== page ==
מקורות ודרכי הובלה של חומר גרגרי דק לים המלח: תמונת מצב בהווה ובמשך הרביעון

The Dead Sea watershed situated at the fringe of the Desert belt accumulates fine detritus- desert dust that was transported mainly under two synoptic conditions. The Red Sea Trough and the Cold Depression which predominately derive dust from Arabia and the Sahara deserts, respectively. The allochthonous fine detritus (i.e. the dust) is deposited on the mountains and valleys in the watershed where it can undergo pedogenesis, forming various types of surface cover. Seasonal flash floods wash the surface cover, or freshly deposited fine detritus, to the Dead Sea forming the detritus layers of the lacustrine formations of the late Quaternary Dead Sea. During the Quaternary global climate has periodically changed from glacial to interglacial conditions, also manifested in latitudinal changes of the boundary between the Desert belt and the Mediterranean climate zone. Such changes would affect the patterns of atmospheric circulation, that governs dust mobilization and precipitation. In order to reconstruct wind and precipitation patterns in the Dead Sea watershed I used modern and Quaternary archives of fine detritus. I sampled dust storms, flood and surface cover sediments and compared them to sediments recovered from the DSDDP core drilled at the deepest floor of the Dead Sea and KL cores drilled at the floor of the Red Sea. This work focuses on the fine detritus deposited during the final part of the penultimate glacial, Marine Isotope Stage 6, and the last interglacial peak, Marine Isotope Stage 5e, between ~180 to 116 ka. I used grain size distribution, mineralogy, chemical composition and Nd-Sr isotope ratios to characterize and compare the various data sets.

There are two contemporary sources of fine detritus to the Dead Sea: (1) "fresh" settled dust that is rapidly mobilized to the lake; and (2) surface cover, mainly loess and gypsic-loess soils, that accumulate in valleys such as the Hurkanya valley (termed “Valley loess”). Both sources have different geochemical characterizations that can be traced in the DSDDP core, and hence, enabling the reconstruction of the regional hydro-climatic conditions during the desired time intervals. Between ~180 and 135 ka (glacial interval), the Dead Sea and the northern Red Sea received fine detritus mainly from north Sahara deserts probably by the activity of the Cold Depressions that also dictated the rain regime in the Dead Sea watershed (allowing precipitation and flash floods). Then, during the termination period (135 to 130 ka) along with deposition of salt and lake retreat in the Dead Sea, the fine detritus was mainly remobilized to the Dead Sea from the accumulated “Valley loess”, while the northern  Red Sea continued accumulating dust from the Sahara. This configuration suggests a weakening of the Mediterranean rain activity but persistence of dust transport from the Sahara. The peak of the interglacial (129 to 121 ka) is characterized by enhanced floods that transported fine detritus from the entire Red Sea and Dead Sea watersheds. At the end of the interglacial peak (121 to 116 ka) the effect of the floods diminished and more “Valley loess” detritus was remobilized to the Dead Sea while the Red Sea received Sahara and Nile Valley dusts. Thus, the termination period is overall characterized by hyper-arid conditions along the entire Red Sea-Dead Sea transect and expansion of the desert belt northward, while the peak of the previous interglacial was characterized by regional floods and contraction of the desert belt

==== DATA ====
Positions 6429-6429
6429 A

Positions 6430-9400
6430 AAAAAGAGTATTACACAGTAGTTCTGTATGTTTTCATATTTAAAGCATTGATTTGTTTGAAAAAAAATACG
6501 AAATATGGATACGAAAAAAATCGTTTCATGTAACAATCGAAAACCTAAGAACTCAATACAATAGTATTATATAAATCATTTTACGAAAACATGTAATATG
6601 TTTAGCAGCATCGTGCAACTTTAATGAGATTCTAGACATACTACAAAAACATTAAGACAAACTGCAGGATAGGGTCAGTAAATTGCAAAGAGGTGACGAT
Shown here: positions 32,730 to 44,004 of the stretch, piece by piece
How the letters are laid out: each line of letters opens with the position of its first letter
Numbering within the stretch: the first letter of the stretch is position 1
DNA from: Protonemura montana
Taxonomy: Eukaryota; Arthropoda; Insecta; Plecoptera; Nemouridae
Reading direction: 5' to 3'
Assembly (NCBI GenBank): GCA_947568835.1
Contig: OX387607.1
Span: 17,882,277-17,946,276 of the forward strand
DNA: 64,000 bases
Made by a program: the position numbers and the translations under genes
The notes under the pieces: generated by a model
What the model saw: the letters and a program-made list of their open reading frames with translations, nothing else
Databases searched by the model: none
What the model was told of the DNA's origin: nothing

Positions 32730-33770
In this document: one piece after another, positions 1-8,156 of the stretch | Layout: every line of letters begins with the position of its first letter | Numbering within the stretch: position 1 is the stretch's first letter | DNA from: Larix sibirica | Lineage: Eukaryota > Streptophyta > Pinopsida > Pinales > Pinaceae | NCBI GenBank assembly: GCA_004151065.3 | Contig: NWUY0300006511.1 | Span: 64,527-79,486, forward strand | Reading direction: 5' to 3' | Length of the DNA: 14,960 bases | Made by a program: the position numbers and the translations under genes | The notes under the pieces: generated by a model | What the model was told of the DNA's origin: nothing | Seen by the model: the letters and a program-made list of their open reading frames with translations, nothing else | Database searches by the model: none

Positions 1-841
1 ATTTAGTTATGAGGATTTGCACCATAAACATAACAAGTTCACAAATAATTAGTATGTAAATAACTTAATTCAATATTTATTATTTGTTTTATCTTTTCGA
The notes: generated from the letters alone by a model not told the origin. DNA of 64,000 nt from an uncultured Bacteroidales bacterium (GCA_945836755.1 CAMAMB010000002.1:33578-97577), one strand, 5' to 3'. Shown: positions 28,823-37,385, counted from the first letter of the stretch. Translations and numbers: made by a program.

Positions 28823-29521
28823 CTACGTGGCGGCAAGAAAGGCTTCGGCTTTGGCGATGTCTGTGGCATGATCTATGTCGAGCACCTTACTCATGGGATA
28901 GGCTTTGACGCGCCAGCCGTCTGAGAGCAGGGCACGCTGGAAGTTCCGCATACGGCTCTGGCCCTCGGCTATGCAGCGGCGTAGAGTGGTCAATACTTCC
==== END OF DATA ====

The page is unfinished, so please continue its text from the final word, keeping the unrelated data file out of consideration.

תאריך 29/01/2017 10:30 12:00
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